Still fighting that old losing battle

December 7, 2007

On June 25, 1876, Lieutenant-Colonel George Armstrong Custer and more than 200 United States Seventh Cavalry troopers met their deaths at the hands of a combined force of Lakota and Cheyenne Indians near the Little Bighorn River in what is now Montana. Since then, the "boy general", as he was dubbed during his glory days in America's Civil War, has been celebrated as a hero of Manifest Destiny or excoriated as an agent of genocide in numerous books, pageants, plays, films and television programmes.

Adding to the huge array of what Michael Elliott dubs "Custerology" requires the strong justification of a new perspective. Elliott seems to have one, writing a book that "tries to make sense of the locations in contemporary life in the US where Custer continues to be taken quite seriously". This sense-making involves a tour of the key sites of Custer/Native American commemoration: the Little Bighorn and Washita battlefields and environs; Custer's Michigan hometown; the Black Hills of Dakota sacred to the Lakota people. Elliott visits monuments and museums, talks to Custer fans and Native Americans and attends not one but two re- enactments of the fatal battle. There's much to commend here, particularly Elliott's arguments for reconfiguring our understanding of the Indian Wars from an inevitable "clash of cultures" to a political conflict between nations (the various Indian tribes on the one hand and the US on the other) fighting over land rights.

But Elliott's sins of commission and omission detract from the book's stated central purpose of delineating the meanings of Custer. Elliott asserts that he doesn't want to rehash the vast Custer literature, but great chunks of his book consist of potted histories and potted biographies. These historical accounts might have been justified had Elliott drawn a consistent line through the intervening decades between the historical events and now, accounting for the gradual changes in perspective as he went. Instead, he frequently jumps from past to present as if the connections do not need to be carefully drawn.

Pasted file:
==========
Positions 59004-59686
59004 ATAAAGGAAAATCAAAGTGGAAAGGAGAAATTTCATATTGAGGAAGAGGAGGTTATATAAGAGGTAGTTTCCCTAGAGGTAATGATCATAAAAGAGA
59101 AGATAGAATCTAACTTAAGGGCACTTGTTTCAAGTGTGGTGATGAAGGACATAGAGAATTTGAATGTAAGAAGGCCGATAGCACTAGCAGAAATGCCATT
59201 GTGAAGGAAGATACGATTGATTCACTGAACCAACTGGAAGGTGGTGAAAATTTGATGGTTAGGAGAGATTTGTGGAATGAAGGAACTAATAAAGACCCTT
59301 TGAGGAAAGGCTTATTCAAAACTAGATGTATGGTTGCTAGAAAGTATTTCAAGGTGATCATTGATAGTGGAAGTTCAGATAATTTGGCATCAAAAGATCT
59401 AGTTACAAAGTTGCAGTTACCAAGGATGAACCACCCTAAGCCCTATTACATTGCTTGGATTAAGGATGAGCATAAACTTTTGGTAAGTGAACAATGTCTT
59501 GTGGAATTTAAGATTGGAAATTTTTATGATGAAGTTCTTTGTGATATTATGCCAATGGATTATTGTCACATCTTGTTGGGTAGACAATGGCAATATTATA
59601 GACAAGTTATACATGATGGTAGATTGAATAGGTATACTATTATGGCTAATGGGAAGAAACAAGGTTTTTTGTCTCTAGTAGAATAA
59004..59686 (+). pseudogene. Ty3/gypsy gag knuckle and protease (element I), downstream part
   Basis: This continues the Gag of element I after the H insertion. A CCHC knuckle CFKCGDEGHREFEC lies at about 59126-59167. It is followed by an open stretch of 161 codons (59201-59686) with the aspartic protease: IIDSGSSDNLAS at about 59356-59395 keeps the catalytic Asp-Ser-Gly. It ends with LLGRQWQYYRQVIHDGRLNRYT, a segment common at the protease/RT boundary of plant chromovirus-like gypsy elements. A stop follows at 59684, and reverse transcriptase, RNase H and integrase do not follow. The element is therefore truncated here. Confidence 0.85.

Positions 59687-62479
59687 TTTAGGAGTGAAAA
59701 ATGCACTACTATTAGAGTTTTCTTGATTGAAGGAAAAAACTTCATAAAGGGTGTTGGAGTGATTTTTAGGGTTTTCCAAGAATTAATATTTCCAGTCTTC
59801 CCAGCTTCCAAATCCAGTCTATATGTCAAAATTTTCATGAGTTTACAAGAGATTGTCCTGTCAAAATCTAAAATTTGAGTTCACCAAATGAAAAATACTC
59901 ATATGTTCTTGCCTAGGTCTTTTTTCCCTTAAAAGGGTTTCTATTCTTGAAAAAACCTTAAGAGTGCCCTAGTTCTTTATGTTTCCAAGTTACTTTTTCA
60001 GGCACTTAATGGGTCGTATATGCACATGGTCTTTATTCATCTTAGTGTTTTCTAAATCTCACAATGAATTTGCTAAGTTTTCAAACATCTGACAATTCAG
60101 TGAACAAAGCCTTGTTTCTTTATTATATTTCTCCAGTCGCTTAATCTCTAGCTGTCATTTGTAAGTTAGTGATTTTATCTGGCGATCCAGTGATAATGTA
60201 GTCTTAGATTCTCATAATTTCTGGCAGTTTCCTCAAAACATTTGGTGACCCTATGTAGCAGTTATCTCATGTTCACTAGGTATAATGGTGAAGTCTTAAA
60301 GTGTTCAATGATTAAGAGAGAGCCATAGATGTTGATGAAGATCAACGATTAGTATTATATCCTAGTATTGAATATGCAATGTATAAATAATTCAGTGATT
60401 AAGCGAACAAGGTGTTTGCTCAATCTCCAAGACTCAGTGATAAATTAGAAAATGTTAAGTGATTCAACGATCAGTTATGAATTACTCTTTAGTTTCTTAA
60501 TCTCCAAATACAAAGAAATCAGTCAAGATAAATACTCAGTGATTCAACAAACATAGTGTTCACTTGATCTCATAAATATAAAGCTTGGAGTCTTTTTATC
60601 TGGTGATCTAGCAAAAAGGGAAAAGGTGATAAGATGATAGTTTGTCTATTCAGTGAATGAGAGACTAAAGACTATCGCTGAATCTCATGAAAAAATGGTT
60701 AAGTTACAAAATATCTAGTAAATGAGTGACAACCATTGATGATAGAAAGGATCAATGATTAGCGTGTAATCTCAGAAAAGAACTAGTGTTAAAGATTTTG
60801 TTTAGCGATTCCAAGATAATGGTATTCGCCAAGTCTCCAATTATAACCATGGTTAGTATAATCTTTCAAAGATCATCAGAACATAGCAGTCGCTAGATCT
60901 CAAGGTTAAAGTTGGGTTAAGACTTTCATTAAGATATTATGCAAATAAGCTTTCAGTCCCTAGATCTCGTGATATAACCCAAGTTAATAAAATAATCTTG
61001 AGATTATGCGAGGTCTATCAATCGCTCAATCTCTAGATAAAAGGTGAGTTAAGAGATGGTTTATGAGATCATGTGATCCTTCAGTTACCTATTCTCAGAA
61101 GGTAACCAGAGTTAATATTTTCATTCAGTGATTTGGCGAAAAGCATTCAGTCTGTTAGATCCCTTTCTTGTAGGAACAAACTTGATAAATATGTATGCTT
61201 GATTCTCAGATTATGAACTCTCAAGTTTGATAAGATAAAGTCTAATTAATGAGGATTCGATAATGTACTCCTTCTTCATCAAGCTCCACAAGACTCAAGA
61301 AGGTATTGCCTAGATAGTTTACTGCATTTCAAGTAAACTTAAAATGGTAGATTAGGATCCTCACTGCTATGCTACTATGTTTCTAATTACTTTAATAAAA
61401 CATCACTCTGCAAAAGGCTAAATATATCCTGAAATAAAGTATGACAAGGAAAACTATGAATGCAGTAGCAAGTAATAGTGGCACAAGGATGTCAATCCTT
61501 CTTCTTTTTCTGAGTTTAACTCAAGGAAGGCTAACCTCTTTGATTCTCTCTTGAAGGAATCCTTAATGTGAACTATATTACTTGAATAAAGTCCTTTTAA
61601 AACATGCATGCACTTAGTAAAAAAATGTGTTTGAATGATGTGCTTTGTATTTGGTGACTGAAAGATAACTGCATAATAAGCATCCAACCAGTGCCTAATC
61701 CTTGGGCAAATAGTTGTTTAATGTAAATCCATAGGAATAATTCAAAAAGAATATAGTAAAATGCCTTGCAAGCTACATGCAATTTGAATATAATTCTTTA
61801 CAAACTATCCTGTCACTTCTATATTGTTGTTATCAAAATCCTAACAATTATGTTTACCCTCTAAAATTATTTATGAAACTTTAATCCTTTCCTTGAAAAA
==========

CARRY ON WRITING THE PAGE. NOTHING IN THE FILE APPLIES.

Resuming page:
More serious are the sins of omission. While referring frequently to Custer films such as They Died with Their Boots on and Little Big Man , Elliott downplays the moving image's importance in shaping perceptions of Custer and of Native Americans. Hundreds of thousands of visitors may have trekked across the battlefields and through the museums, but millions of viewers have watched the myriad big and small-screen representations of Custer and his battle. Fiction, too, gets short shrift.

Elliott's inconsistent mode of address also causes problems, as his tone veers between academic monograph and New Yorker essay. He is unwilling to leave academia completely behind him and ritually invokes the literature on public memory and public commemoration. Much of the subsequent evidence, however, is journalistic - anecdotes resulting from hanging out with Custer re-enactors and chatting with tourists after the battle re- enactments.

There are several potentially good books in Custerology , but none of them has managed to emerge. The version that has may be of interest to Custer-philes; others should look elsewhere for an introduction to the subject.

Roberta Pearson is professor of film and television studies and director of the Institute of Film and Television Studies, Nottingham University. She has written several essays about the representation of Custer in film and television.

Custerology: The Enduring Legacy of the Indian Wars and George Armstrong Custer

Author - Michael A. Elliott
Publisher - University of Chicago Press
Pages - 352
Price - £16.00
ISBN - 9780226201467

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